Futures Exchange Awaits SEC Guidance
OneChicago, an exchange that trades single-stock futures, is awaiting guidance from the Securities and Exchange Commission that would essentially give a green light to equity swaps trading on exchanges or swap execution facilities (SEFs).
The SEC has been tasked with overseeing security-based swaps under provisions of the Dodd-Frank Act, which requires most swaps to be executed on exchanges or SEFs and centrally cleared. Most of the SEFs that have been approved by the Commodity Futures Trading Commission trade interest-rate swaps or credit-default swaps.
“We are waiting for the SEC to give guidance on the date that equity swaps have to begin to either trade on an exchange or a SEF,” said David Downey, chief executive of OneChicago. “Participants, if they trade on an exchange or SEF, will be subject to both exchange and clearing fees, as well as connection costs. All those costs are frictions on doing a trade.”
OneChicago has stated in comment letters that venues that trade OTC products should be subject to the same requirements as exchange-traded instruments.
Earlier this year, the SEC issued guidance explaining that a SSF has the same risk profile as a share of stock. “This means that they relatively expensive stock positions can be exchanged for an SSF via n EFP [exchange of futures for physical] transaction,” Downey said.
An EFP is a combination order to sell (buy) an amount of stock and simultaneously buy (sell) a proportionate number of SSFs. “An EFP is the equivalent of securities lending, without the added costs,” said Downey. “We are providing an exchange-traded, centrally-cleared, Dodd-Frank-compliant derivative product that is simply a legally binding agreement that holds two parties to a discipline of mark to market, which is what a swap is. Both parties will have the added benefit of removing their current positions from their balance sheets without changing their market position, as SSF are off-balance sheet items.”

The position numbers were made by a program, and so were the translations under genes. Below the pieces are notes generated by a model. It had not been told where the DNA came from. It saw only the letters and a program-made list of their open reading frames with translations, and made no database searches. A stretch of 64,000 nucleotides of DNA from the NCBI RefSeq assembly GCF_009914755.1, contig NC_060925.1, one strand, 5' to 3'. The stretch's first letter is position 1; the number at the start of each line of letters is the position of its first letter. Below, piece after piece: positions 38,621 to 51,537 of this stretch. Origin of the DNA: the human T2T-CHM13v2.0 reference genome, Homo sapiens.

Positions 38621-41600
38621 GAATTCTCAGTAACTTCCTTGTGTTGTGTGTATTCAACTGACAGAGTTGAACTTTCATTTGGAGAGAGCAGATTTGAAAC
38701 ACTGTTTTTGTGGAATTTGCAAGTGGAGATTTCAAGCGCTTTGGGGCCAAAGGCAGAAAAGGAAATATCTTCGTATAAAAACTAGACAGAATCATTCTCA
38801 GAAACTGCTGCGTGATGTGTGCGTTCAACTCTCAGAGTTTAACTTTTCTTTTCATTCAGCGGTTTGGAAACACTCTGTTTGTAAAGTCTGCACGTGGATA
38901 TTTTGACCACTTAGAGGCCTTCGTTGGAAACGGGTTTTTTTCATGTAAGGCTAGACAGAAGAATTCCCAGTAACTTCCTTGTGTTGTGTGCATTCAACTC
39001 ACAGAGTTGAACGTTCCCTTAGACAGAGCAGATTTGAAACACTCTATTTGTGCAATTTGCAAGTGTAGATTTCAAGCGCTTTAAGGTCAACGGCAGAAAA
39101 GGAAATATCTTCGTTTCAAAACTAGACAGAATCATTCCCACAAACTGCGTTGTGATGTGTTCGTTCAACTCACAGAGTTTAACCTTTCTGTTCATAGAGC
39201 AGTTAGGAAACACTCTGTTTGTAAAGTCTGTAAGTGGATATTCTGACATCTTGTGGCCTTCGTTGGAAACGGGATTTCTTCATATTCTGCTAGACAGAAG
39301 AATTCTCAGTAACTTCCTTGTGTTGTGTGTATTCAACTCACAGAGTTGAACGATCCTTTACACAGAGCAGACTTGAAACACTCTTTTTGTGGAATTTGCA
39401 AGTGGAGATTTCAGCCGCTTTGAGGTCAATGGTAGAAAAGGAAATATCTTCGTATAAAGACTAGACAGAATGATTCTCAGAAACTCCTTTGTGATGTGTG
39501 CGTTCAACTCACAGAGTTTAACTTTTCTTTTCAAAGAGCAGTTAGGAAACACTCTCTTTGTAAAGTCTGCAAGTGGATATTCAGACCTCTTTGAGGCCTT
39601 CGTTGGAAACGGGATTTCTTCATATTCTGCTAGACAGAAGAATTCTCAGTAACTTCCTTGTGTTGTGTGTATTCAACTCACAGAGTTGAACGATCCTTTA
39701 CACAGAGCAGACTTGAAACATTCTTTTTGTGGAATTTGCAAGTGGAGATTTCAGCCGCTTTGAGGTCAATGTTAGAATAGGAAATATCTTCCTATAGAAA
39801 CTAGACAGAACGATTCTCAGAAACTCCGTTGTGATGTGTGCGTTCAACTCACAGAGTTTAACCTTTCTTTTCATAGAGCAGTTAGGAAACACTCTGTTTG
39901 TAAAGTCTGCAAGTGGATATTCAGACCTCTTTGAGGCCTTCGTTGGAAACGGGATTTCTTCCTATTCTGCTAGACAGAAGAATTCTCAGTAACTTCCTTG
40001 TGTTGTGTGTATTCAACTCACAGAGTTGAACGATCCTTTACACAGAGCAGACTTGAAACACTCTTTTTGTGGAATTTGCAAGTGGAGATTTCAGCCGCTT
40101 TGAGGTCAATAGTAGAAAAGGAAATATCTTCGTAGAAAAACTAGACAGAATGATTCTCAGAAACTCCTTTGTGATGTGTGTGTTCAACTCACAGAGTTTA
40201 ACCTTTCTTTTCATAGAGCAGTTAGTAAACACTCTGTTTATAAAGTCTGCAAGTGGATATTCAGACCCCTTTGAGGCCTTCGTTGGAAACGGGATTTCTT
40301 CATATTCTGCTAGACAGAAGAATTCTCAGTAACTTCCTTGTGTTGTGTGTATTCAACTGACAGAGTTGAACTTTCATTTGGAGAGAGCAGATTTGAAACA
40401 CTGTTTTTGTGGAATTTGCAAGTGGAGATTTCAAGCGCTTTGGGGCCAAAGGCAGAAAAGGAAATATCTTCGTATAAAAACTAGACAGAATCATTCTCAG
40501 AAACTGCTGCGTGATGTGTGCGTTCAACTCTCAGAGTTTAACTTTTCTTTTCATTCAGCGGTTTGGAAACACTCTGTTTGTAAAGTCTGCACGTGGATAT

Securities lending is primarily a back-office function that effectively is an over-the-counter derivative transaction. “Securities lending is currently an operations function,” Downey said. “However it should be viewed as a trading strategy and therefore be included in the investment manager’s responsibility. There are substantial profits being ceded to intermediaries that could accrue to the funds and their clients instead.”
OneChicago is the only U.S. equity finance exchange for trading security futures and the related EFP. Contracts are cleared through the Options Clearing Corp. (OCC)
“OneChicago is a growing equity finance exchange operating in an evolving regulatory landscape, and I’m looking forward to helping the firm navigate those changes while continuing to maintain its regulatory and compliance efforts,” said Waseem Barazi, who was recently appointed chief regulatory officer at OneChicago. “As derivatives transactions increasingly move from the OTC space to exchanges like OneChicago as a result of Dodd-Frank, it is imperative that we uphold the principles of transparency and regulatory compliance our customers seek when utilizing our exchange-traded futures products.”
Barazi serves as the exchange’s primary liaison to the Commodity Futures Trading Commission and the U.S. Securities and Exchange Commission (SEC).
Barazi, who had previously been Director of Market Regulation, first joined OneChicago in 2011, providing legal research and analysis regarding the exchange’s regulatory and compliance functions “We are thrilled to be able to name Waseem to this position,” said Downey. “While Waseem brings an extremely high intellect and a background in law and compliance, it is his self-propelled personality and understanding of technology that makes him ideally suited to this new job.”
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